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How would you describe a 'trapo' in Philippine politics?


Diony Yap, Bacolod City: Trapo is short for traditional politician. Too much politics makes them stink like soiled basahan, thus the label.

Norberto Robles, Taguig: A trapo is a pragmatist who goes along with the ways and realities of Philippine politics.

It connotes filth

L.C. Fiel, Quezon City: It evolved from “traditional politician,” to “tradpol,” then finally to “trapo,” which now connotes filth. Consider all the dirt that sticks to the pamunas or trapo.

William Gonzaga, Marikina City: Trapo is now a dirty connotation of everything undesirable ascribed to a politician. Lying, cheating and stealing are usual tools of politicians to win and stay in power. Thus, we tend to have no choice but to vote the lesser evil as all bets seem to have the same character traits and the same predilection for malfeasance and misgovernance once in power.

Osmundo Lim, Caloocan City: A trapo is one who really accepts invitation to be ninong at wedding and baptismal rites in his locality. He loves to send greeting cards to most government employees. Malilimutan ko na ang birthday ng asawa ko, but she never fails to receive a birthday card from him. When elected, he gets back his investment through overpriced contracts, ghost projects, and other corrupt practices.

Rey Ibalan, Antipolo City: A trapo is simply a politician with insatiable lust for power, fame and money. Decent-looking but actually a scourge to society.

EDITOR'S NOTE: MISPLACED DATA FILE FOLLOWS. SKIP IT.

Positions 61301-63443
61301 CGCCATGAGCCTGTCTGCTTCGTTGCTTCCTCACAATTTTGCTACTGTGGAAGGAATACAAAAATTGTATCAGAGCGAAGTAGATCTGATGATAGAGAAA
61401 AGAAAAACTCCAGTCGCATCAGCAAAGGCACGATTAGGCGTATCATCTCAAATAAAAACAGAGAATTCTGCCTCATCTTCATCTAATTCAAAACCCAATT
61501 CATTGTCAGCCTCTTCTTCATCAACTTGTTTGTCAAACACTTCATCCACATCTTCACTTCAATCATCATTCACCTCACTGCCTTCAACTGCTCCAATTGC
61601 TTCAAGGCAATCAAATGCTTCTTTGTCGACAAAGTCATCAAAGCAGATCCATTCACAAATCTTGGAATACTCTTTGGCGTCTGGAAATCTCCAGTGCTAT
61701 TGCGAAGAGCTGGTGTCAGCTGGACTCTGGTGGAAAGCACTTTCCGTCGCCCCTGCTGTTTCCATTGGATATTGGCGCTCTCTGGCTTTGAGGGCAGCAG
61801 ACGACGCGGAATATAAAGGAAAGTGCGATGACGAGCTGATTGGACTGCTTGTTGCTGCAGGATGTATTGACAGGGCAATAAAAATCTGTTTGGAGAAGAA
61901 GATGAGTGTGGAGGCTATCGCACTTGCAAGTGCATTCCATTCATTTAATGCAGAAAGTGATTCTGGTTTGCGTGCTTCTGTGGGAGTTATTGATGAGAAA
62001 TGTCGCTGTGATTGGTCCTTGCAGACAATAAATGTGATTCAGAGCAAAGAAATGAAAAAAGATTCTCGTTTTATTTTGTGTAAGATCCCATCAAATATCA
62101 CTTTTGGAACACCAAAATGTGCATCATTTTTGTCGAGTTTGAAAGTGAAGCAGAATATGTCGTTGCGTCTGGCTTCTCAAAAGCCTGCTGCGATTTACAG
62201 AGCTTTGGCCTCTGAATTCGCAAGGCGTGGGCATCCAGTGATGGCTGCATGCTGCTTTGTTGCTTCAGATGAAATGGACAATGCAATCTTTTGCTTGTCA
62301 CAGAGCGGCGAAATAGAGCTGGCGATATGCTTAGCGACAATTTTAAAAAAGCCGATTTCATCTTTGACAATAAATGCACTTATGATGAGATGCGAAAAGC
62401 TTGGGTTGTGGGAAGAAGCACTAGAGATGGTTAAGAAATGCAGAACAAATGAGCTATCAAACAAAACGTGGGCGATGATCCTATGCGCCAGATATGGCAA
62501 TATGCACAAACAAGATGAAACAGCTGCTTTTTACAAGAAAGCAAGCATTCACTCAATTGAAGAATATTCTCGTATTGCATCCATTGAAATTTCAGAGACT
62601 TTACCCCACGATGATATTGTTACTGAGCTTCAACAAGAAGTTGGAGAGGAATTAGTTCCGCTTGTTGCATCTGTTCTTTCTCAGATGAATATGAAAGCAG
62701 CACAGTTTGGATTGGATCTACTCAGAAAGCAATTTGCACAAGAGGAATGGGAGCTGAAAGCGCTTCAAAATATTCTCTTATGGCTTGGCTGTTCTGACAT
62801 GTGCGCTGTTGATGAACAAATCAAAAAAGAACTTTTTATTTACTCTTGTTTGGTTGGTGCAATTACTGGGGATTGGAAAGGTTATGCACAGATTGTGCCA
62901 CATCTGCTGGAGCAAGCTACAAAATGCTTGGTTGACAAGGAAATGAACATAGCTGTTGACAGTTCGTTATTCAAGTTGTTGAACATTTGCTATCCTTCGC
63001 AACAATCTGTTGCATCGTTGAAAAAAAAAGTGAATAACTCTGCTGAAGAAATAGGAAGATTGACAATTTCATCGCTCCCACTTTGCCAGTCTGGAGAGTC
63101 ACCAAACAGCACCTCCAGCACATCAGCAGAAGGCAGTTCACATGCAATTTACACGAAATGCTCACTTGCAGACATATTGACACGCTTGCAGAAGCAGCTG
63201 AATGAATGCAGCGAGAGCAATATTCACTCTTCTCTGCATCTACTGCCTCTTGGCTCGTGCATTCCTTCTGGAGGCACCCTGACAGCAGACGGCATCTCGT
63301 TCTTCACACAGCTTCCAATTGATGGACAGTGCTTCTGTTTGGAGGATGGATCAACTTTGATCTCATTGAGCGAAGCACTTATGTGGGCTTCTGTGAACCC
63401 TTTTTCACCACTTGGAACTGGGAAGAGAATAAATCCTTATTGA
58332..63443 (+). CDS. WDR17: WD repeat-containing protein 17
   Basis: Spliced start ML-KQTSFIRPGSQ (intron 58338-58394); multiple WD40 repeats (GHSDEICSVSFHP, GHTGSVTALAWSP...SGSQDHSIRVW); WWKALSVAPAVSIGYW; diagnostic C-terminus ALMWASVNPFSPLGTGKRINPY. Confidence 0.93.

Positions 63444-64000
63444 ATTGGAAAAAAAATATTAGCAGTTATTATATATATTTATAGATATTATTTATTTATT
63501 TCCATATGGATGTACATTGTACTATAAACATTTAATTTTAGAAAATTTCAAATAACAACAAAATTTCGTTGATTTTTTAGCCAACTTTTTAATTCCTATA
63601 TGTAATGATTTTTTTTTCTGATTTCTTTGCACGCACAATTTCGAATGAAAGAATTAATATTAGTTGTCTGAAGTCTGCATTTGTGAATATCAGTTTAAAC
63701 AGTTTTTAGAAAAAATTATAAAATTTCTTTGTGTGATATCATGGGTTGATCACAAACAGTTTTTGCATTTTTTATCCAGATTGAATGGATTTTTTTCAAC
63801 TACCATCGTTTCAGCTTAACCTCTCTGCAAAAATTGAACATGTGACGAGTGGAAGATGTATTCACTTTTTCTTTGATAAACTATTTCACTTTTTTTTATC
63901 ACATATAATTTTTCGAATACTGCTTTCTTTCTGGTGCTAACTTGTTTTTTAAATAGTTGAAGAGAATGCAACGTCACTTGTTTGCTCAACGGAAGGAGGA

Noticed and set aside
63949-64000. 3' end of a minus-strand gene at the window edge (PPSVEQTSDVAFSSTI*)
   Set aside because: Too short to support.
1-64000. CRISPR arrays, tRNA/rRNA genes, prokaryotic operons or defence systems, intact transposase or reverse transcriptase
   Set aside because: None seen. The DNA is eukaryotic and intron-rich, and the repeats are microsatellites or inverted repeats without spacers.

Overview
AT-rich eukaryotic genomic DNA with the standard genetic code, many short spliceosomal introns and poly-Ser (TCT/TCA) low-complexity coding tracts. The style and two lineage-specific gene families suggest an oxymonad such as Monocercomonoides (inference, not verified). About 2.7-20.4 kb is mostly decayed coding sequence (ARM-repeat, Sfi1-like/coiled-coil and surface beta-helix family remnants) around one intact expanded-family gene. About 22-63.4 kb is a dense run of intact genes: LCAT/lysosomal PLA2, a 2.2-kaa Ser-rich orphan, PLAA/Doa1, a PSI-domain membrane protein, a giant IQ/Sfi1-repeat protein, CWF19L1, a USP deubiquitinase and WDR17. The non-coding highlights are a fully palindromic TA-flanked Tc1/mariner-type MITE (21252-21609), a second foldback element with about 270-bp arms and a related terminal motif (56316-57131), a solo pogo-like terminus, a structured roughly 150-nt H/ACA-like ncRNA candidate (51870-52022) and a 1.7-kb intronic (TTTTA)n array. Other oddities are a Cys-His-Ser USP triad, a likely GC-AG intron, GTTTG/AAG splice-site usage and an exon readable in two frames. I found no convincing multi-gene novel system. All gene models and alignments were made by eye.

C.B. Fundales, Bulacan: A trapo is a typical representative of Philippine oligarchy. He engages in dirty manipulative politics to advance his selfish interests.

Ruben Viray, Metro Manila: Trapos are marumi, mabaho, sira-sira na, at dapat nang palitan ng bago. Truly, every election we see trapos hoping to land positions in government. Are they worthy? I don’t think so. Very few trapos are. These trapos are ageing and need to be replaced. Let’s see younger people running the government.

Too many adjectives to describe

Ed Gulmatico, Yemen: There are really too many adjectives to describe a trapo, but here are some of the realistic ones: power-hungry and lustful for people’s money; exploiter of poor people’s hardships and miseries; congenitally hypocritical; heartless and conscienceless; predatory; afraid to let go of power and position; and evil. Trapos think that only they and their relatives have the right to govern and lord it over their hapless constituents. They firmly hold on to their political position at all costs not to govern and serve the people, but to be treated eternally like royalty. There are too many of them; the nearest estimate is that 90 per cent of elected public officials are trapos.

Germi Sison, Cabanatuan City: I doubt if all texters and bloggers of Inbox World can mention all the ugly descriptions befitting trapos. I would rather hear descriptions of humble, honest, gentlemanly, honorable, incorruptible, and trustworthy politicians. Slogans and TV ads that we see and hear today best describe trapos. They are too callous to feel that thinking Filipinos feel insulted by their moronic clichés.

Full of empty promises

Cris Rivera, Rizal: A trapo is a bill hitchhiker with a taste for grandstanding and is always looking for points for contention. He is an egoistic politician full of empty promises.

Tino Abella, Masbate: Trapos are masters of false promises, self-centered, grandstanders, and napaka-plastic, mapagsamantala at buwaya. They easily contaminate the youth.

Lydia Reyes, Bataan: Self-centered; refuses to grow; always opposed to reforms, but fights for his pork barrel; one who is always in the ads.

Dave Velasco, Marinduque City: A trapo makes the gullible masa temporarily happy with his or her campaign entertainment and hollow promises.

A trapo espouses no principles

Jim Veneracion, Naga City: A trapo symbolizes all that is decadent in this country. The multi-party system has exacerbated the trapo, making him engage in unprincipled politics.